vrs     1–2              Again, the mention of the earthly temple, and the altar, the court, and the holy city (Jerusalem) alerts the reader that events are now focusing (for a short time) on the descendants of Abraham. This chapter, through verse 14, is the continuation of the parenthesis begun in 10:1 between the sixth and seventh trumpets. The background of chapter 11 is essential. The nation of Israel is returned to their land in unbelief. They had made a covenant with a sinister political leader of the time (cf. Dan 9:27), who promises them political protection and religious freedom. The Temple is rebuilt with an attempt at restoring the Mosaic sacrifices and religion.  Let’s review the history of the Temple’s in Jerusalem and then look at what is to come. The tabernacle of Moses (Exodus 25) was the pattern for the majestic temple of Solomon (1st Kings 7–8).  With its destruction in 586 B.C. by Nebuchadnezzar of Babylon and the subsequent exile, Israel was without a Temple.  More than 70 years went by before the restoration Temple was built under Zerubbabel, a descendant of the lineage of David, who built it with the spiritual motivation provided by the prophets Haggai and Zechariah near the end of the sixth century B.C.   During the reign of Herod under Roman occupation and control, the Temple was renovated over a period of time (John 2:20), only to be destroyed by the armies of Titus at the end of the Judaeo-Roman War of 66–70 A.D.   Since that time, Israel has not had, and does not now have, a temple in Jerusalem. Judaism knows only worship in synagogues around the world. (Reformed Jews speak of their places of worship as temples, but in no sense do they imply any relationship to the temples already discussed here.)  At some point in what may be the near future (due to the fact that the Temple Mount is a major focus in the current peace negotiations), the Jews will build a temple in Jerusalem. It can be referred to as the Tribulation Temple (the Scripture references are clear: 11:1–2; Daniel 9:27; 11:31; 12:11; Matthew 24:15; Mark 13:14; 2nd Thessalonians 2:3–4).   Following the Second Coming, there will be another temple constructed, and it will be built by the Lord Jesus Christ.  It is the millennial temple (Isaiah 66:20–23; Ezekiel 40–48; Zechariah 6:12–13).  In the New Jerusalem (at the end of the millennium, when the eternal kingdom begins) there will be no temple (Revelation 21:22).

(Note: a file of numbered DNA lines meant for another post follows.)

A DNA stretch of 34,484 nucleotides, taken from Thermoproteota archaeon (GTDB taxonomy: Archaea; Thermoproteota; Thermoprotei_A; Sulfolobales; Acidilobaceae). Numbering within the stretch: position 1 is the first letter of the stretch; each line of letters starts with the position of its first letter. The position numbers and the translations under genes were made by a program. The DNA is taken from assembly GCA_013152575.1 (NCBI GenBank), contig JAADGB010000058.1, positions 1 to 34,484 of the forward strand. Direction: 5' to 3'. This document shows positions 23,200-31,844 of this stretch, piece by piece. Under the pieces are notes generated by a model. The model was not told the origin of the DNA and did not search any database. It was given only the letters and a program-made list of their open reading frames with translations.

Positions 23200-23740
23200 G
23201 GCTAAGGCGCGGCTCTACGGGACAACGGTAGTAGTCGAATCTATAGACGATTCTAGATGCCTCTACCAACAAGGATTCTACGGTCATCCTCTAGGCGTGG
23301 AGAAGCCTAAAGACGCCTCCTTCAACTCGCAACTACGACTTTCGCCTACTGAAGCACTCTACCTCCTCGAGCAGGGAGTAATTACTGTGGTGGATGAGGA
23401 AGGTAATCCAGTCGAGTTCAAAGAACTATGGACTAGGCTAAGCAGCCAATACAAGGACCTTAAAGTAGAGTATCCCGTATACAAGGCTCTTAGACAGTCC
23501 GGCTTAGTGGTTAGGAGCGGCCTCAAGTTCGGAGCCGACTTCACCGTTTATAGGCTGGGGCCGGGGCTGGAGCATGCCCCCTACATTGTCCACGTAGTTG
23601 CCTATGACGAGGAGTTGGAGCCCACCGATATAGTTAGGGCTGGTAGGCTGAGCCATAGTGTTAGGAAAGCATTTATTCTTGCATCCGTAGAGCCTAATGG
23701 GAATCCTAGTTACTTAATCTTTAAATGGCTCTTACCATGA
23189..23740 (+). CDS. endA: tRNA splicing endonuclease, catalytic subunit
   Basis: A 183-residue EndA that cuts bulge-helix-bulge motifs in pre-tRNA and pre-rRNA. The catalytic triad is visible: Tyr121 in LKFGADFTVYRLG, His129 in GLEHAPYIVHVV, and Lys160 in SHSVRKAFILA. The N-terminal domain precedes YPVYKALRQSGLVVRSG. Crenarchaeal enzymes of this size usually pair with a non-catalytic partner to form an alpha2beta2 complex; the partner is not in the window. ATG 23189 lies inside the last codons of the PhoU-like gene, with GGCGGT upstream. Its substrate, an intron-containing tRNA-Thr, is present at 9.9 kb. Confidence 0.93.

Now back to the regular commentary: “Rise, and measure.”  John’s vision is a reality yet to come, not a figment of the imagination; so he is commanded to measure the temple, the altar, and the worshipers. The altar is that of burnt offering, God’s first provision for Israel’s drawing nigh to Him. The measuring reminds one of Revelation 21:15; Ezekiel 40; and Zechariah 2.  Measuring conveys the concept of marking off for one’s own possession.  God does recognize and claim a godly, worshipping remnant in Jerusalem in the time of the Tribulation.  “The court which is without the temple leave out.”  The outer court, it is explicitly stated, is to be excluded. In the temples in Israel in the past this was the court of the Gentiles. Now it is indicated that the Gentiles will not only command this area as their own, but for forty and two months (i.e., the three and a half years of the Great Tribulation) they will overrun Jerusalem as well.  During the domination of the beast (the Antichrist) (chapter 13) Jerusalem will not enjoy autonomy. The rejected court speaks of the mass of the nation being in apostasy and rejection, as well as their being the prey of the nations. It is Jerusalem’s greatest hour of agony.